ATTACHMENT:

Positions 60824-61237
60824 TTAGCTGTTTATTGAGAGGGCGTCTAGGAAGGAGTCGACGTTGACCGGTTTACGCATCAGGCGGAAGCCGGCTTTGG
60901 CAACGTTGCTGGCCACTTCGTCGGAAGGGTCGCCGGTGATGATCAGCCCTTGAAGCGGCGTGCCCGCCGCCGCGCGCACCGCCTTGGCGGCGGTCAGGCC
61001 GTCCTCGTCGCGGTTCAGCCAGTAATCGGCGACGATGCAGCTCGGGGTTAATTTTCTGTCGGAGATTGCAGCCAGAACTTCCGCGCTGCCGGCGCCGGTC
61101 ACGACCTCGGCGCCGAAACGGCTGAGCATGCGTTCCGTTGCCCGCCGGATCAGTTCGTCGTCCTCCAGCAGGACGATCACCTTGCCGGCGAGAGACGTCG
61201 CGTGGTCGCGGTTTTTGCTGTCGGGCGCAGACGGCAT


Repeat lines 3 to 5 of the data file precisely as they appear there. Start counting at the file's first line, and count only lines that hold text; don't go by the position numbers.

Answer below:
60901 CAACGTTGCTGGCCACTTCGTCGGAAGGGTCGCCGGTGATGATCAGCCCTTGAAGCGGCGTGCCCGCCGCCGCGCGCACCGCCTTGGCGGCGGTCAGGCC
61001 GTCCTCGTCGCGGTTCAGCCAGTAATCGGCGACGATGCAGCTCGGGGTTAATTTTCTGTCGGAGATTGCAGCCAGAACTTCCGCGCTGCCGGCGCCGGTC
61101 ACGACCTCGGCGCCGAAACGGCTGAGCATGCGTTCCGTTGCCCGCCGGATCAGTTCGTCGTCCTCCAGCAGGACGATCACCTTGCCGGCGAGAGACGTCG